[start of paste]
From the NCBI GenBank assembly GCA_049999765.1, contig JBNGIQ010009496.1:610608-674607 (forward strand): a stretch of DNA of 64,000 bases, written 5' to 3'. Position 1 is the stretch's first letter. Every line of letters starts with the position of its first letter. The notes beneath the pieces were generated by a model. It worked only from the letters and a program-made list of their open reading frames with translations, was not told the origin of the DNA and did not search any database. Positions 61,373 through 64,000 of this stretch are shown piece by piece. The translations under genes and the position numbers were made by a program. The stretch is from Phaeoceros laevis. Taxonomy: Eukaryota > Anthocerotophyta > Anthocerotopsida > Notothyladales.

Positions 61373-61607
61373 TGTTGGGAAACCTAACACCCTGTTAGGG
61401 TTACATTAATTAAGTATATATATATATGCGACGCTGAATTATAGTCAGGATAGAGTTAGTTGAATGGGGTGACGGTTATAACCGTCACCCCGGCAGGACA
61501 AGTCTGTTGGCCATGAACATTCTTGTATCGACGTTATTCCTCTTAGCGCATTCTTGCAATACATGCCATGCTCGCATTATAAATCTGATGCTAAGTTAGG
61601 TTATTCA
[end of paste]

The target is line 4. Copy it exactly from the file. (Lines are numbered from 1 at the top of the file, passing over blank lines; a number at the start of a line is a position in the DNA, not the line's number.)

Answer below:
61401 TTACATTAATTAAGTATATATATATATGCGACGCTGAATTATAGTCAGGATAGAGTTAGTTGAATGGGGTGACGGTTATAACCGTCACCCCGGCAGGACA